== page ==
Acupuncture offers many benefits that can help survivors enhance their stroke recovery. While some researchers believe that the benefits of acupuncture for stroke recovery are derived from the placebo effect, there are a variety of clinical studies that prove otherwise.

Effects of a stroke that can improve with acupuncture after stroke include:

  • Imbalance: Studies have shown that acupuncture can help improve balance and reduce the risk of falling in stroke patients.
  • Paralysis: Many individuals may struggle with hemiplegia (paralysis on one side of the body) after a stroke. Researchers believe that acupuncture can be an effective treatment for post-stroke paralysis.
  • Difficulty swallowing: When the area of the brain responsible for swallowing is damaged, it can result in dysphagia, or difficulty swallowing. This can make it challenging to eat and consume the foods necessary to promote recovery after stroke. Fortunately, studies have shown that acupuncture can help improve swallowing movements.
  • Spasticity: A common secondary effect of stroke is spasticity, an uncontrolled stiffening of the muscles. Studies have found that combining electroacupuncture with therapy can help reduce spasticity.
  • Muscle strength: Muscle weakness is another common effect of stroke that can affect movement and recovery. Luckily, studies have found that performing electroacupuncture 5 times a week for 2 weeks can help improve muscle strength, particularly in the legs.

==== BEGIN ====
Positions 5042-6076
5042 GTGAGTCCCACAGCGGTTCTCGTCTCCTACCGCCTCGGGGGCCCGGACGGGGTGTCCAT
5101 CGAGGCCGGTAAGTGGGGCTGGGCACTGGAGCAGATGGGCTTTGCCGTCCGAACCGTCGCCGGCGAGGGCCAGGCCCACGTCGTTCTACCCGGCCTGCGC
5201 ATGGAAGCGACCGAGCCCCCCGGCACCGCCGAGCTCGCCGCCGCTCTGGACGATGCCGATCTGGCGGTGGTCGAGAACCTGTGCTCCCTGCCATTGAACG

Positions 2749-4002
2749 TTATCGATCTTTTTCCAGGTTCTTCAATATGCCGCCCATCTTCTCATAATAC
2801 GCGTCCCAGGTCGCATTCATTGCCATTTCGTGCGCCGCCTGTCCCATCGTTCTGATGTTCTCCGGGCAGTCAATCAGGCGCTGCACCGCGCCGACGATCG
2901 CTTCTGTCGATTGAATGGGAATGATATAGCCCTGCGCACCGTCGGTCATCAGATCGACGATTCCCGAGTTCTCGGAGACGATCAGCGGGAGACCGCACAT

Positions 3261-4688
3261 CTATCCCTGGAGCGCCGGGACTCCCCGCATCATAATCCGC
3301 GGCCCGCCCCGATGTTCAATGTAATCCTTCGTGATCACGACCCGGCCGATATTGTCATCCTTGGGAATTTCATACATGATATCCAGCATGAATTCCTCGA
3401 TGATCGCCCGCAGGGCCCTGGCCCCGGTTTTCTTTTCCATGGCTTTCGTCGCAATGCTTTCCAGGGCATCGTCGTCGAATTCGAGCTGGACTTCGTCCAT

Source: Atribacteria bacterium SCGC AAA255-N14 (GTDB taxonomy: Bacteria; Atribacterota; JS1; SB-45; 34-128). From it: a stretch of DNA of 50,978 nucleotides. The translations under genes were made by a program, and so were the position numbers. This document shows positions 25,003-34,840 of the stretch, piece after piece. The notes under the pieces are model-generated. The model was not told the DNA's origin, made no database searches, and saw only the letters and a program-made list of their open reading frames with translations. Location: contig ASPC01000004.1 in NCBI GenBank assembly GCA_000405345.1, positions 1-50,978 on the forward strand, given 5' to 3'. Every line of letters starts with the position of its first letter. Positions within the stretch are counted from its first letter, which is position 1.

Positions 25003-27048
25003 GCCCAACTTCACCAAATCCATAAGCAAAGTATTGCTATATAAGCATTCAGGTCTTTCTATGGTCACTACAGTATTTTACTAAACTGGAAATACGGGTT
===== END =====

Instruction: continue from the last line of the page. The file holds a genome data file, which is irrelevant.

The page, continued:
Acupuncture can help survivors improve many of the effects from stroke. If you are eager to try acupuncture to enhance your stroke recovery, speak to your doctor first. They can ensure this is a safe and effective method for you.

Acupuncture for Stroke Risk Factors

Acupuncture is usually a minimally invasive procedure, and most survivors experience a pleasant calming sensation while receiving treatment. However, like many other natural methods for stroke recovery, there are some potential risks such as soreness or excess bleeding around the needle sites. In more severe cases, usually due to poor practice, it’s possible to get infections.

To prevent severe cases from occurring, it’s important to work with a trained and licensed acupuncturist. They know how to minimize the risks and potential side effects by inserting the needles in the appropriate acupoints. Licensed acupuncturists will also use sterile, single-use needles only to avoid infection and contamination.

Furthermore, licensed acupuncturists should provide extra care during your initial visit to discuss pre-existing medical conditions, including stroke. They can differentiate the type of stroke you had, such as ischemic stroke (caused by a blood clot) or hemorrhagic stroke (caused by a burst artery). It’s important to discuss this with your acupuncturist because some believe that acupuncture can open blood vessels and decrease clotting. While this can be helpful for individuals with a history of ischemic stroke, it can be potentially dangerous for those with a history of hemorrhagic stroke.